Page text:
Burnout is like an emergency brake for the body, an injury to the stress system. We are not just some kind of walking brain; there is a whole body attached, too. Stress is always accompanied by warning signs that differ per individual. You should be aware of your own warning signs. Your head is not designed for storing stuff; that should be done elsewhere.
You can reduce stress by setting development goals for yourself instead of performance goals. If you don’t set priorities, everything becomes a priority (and so nothing gets prioritised). Sometimes the most important things are the least urgent and sometimes the most urgent things are of no importance at all. The key to forming a habit is to set an easy goal, reward success and stick at it for at least a couple of weeks. A more peaceful life requires a good balance between doing and being. The ability to concentrate is the most valuable skill in modern‐day work and work is a marathon, not a sprint.
Dr Jimenez says in The Burnout Fix that burnout is avoidable if you take steps to develop your personal resilience. Resilience isn’t about toughing it out or having grit. Instead, it’s about making space for vulnerability, tuning into your thoughts and emotions, and learning to ask for help. It’s also about building positive communities at work and finding connections with other people. Company leaders have just as big a role to play in preventing employee burnout. They can do this by creating equitable workplaces where employees feel a sense of belonging and psychological safety. Hence she recommends making a “to-don’t” list. We need lists to remind ourselves of things we shouldn’t do because they sap our time and energy.
I’ve faced massive burnout before by overdoing it so I find myself having to be wary of going down that route again. Please join in on the conversation by following @howtobe247 on Instagram, Twitter, and Facebook, and subscribe to the podcast, which can be found via http://www.howtobe247.com.
Please do leave a review if you found this helpful!
Before we go, here is Jennifer David, who is a mum of three and runs a business called Debutots, Meiko Patton, a federal employee and creator of I AM Unbreakable, an adult affirmation colouring book for women of colour and Sally Anne Carroll, who is an Integrated Life & Career Coaching for Reinvention & Sustainable Success. See you in two week’s time.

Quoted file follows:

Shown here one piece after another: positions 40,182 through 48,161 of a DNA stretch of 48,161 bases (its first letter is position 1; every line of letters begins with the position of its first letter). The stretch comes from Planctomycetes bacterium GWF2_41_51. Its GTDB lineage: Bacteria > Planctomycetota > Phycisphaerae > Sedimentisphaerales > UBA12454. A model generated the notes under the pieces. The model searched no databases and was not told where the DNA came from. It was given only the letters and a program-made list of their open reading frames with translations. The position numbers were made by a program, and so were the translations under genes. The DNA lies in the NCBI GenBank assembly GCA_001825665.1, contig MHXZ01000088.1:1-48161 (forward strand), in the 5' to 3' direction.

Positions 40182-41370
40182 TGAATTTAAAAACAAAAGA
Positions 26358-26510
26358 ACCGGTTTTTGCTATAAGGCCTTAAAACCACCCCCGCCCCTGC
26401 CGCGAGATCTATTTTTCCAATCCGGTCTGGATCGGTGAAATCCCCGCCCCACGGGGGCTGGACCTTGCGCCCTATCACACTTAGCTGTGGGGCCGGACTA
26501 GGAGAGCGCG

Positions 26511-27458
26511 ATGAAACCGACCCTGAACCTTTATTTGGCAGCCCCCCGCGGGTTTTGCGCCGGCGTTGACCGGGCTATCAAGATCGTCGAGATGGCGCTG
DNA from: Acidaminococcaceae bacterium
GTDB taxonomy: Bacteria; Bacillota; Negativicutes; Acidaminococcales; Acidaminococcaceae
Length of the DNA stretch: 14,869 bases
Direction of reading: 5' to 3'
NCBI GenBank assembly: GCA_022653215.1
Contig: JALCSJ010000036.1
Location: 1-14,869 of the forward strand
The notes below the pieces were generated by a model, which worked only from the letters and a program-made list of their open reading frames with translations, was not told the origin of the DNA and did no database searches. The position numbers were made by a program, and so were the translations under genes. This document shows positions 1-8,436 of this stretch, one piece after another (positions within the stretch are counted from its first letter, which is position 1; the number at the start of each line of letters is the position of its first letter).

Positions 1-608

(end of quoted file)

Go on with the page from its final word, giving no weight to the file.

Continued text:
JENNIFER DAVID: I can get really busy because I’m running my own business, but my top tip really is to just take a pause every now and then and I just concentrate on my breathing. I think about my abdomen rising and falling and just to stop for a few seconds helps me to come off of autopilot and back into the present and to think, is this as urgent as I think it is? Do I need to be doing it at all? Do I need to be doing it now? What’s the purpose of me doing it? And just asking myself a couple of quick questions just helps me become more present and less busy. And ironically, I normally end up being more productive that way anyway.
MEIKO PATTON: Everyone has the same 24 hours in a day. When a person says they are too busy, to me, that means they are not prioritising. At some point, all of us fall into that category of not prioritising. What is important nowadays? What I do, I take time out to colour. I created an adult colouring book. And not only is it a colouring book, it is a colouring book with positive ‘I am’ affirmations. Such as I am powerful, I am strong, I am amazing. When I say these powerful affirmations while colouring, it relieves stress, relieves tension, and allows me to go on with my day.
SALLY ANNE CARROLL: As a coach for busy professionals. People often tell me that busy is taking over their life. And while a lot is often getting done, they’re exhausted. They’re not showing up anywhere at their best, and they’re definitely not managing their energy in ways that will ultimately help their performance, their wellbeing, or even their own goals. I’ve been this person at stages of my life, and it’s not sustainable. So I always ask, what’s keeping you so busy? How much of that is truly necessary? Has busy become an ingrained habit? I think many of us hesitate to talk about this because it’s so easy to use busy as an excuse for something else. It can be a mask that we use to get our needs met, a way to manage what we’re afraid of. That can be a means of avoiding actions that might feel challenging and culturally, it’s acceptable. When too busy becomes a way of life, it’s helpful to do three things. Uh, the first is to create white space, whether that’s looking at next week’s calendar, eliminating everything that’s not essential just for one week, carving out 10 minutes at the beginning and end of the day to do nothing, starting a delegation habit and delegating things weekly, or even planning a mini vacation of like an hour or a week. Whatever fits your life. And with the white space you open up, then you can consider the impact that being busy really has on your life. How is that choice feeling in your body? Does a quiet mind feel like a pipe dream? What is all the busy doing to the quality of your work, your life, your relationships? When was the last time you checked in with your bigger picture vision? And then you can start setting boundaries and choosing what you’re saying yes or no to with more intention. Make sure that you’re committing to things that are aligned with your values, goals and priorities and your own definition of success. There’s not just another way besides busy creating more space and more balance, more flow, more integration, it’s all entirely possible. It just takes practice and a willingness to step back, take stock, and say no to what is not central.
2 thoughts on “Why being busy isn’t a badge of honour – with Crazy Busy author Thijs Launspach”
I thoroughly enjoyed listening to this podcast, and will start listening to others in the same series now too. Many thanks for compiling such a great lineup of experts, it’s given me lots to think about.
Huge thanks Jennifer! Really appreciate your support.